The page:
posted on Mar, 2 2008 @ 10:26 AM
Man, some people are bending over backwards to defend what I said earlier about dolphins.

The message is simple -- dolphins aren't those cute and cuddly creatures they are often portrayed as. That's all there is to what I said. I did not say that "they are more violent/immoral than us". (In fact my comment about human morality was just an off-hand comment, not the meat of my previous message)

I was simply saying they aren't 'angelic' as some would like to believe. All intelligent creatures are capable of violence, be it dolphins, elephants or crows. Just like humans, who are also animals in their own right.

And to say that dolphins "probably don't consider it amoral" is making an even bigger assumption than my simple observation that "the female probably doesn't like to be herded". How can you say that they are very intelligent yet they can't figure out how the others in their own ranks are feeling. Aren't animals very perceptive? What's with the doublethink?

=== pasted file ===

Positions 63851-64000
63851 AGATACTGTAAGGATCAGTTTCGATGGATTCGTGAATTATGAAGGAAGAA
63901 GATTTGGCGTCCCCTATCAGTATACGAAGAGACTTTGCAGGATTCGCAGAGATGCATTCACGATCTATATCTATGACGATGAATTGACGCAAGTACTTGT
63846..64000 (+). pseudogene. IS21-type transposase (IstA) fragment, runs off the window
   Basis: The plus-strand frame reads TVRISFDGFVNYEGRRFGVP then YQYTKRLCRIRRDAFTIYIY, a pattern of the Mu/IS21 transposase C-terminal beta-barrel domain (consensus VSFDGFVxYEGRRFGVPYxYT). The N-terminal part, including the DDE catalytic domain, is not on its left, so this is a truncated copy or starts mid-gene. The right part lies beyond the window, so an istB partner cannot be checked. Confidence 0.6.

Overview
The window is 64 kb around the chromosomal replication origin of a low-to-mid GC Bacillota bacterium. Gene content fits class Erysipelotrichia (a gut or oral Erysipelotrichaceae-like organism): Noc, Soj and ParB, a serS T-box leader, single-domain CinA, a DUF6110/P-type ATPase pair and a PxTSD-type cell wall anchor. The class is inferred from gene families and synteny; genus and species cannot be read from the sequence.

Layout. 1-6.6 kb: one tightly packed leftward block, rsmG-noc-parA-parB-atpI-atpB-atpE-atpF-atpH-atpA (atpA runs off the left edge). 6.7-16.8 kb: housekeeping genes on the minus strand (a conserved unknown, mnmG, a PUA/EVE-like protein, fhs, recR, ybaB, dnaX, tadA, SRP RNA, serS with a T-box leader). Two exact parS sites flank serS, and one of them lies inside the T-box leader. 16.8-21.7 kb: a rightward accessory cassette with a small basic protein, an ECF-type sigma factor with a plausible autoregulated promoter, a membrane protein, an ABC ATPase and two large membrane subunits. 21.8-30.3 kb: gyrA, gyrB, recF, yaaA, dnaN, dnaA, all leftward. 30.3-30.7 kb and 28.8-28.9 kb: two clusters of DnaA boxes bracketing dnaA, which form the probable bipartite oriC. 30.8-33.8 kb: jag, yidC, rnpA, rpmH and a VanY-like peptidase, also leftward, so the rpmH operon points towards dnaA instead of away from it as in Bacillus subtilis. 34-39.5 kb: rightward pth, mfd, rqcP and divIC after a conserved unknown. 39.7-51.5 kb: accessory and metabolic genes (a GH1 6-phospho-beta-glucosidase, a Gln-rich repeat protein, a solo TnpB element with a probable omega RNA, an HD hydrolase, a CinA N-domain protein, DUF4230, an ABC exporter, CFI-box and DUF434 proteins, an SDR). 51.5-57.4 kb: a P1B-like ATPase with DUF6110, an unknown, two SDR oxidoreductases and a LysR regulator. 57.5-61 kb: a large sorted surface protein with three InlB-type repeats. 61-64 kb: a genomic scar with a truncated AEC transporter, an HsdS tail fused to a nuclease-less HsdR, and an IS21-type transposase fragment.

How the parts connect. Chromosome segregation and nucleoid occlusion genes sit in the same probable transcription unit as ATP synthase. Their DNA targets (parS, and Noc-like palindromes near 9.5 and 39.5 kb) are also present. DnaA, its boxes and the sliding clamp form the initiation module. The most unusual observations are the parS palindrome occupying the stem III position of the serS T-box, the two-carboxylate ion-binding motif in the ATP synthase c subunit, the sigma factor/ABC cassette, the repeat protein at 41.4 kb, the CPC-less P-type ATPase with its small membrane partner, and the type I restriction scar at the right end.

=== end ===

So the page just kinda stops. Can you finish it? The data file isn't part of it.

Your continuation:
It's absurd. Even more now that we know dolphins have a language that "is highly complex, and [is] contextual."

[edit on 2/3/2008 by Beachcoma]

posted on Mar, 2 2008 @ 10:41 AM
Killer whales are dolphins (kind of) no one starts saying arrrr aren't they cute when they are flipping seals in the air and playing seal pup baseball. They also have highly complex language abilities.

Orcas are versatile and opportunistic predators. Some populations feed mostly on fish, and other populations hunt marine mammals, including sea lions, seals, and even large whales. There are up to five distinct Orca types, some of which may be separate subspecies or even species. Orcas are highly social; some populations are composed of matrilineal family groups which are the most stable of any animal species.[1] The sophisticated social behaviour, hunting techniques, and vocal behaviour of Orcas have been described as manifestations of culture.[2]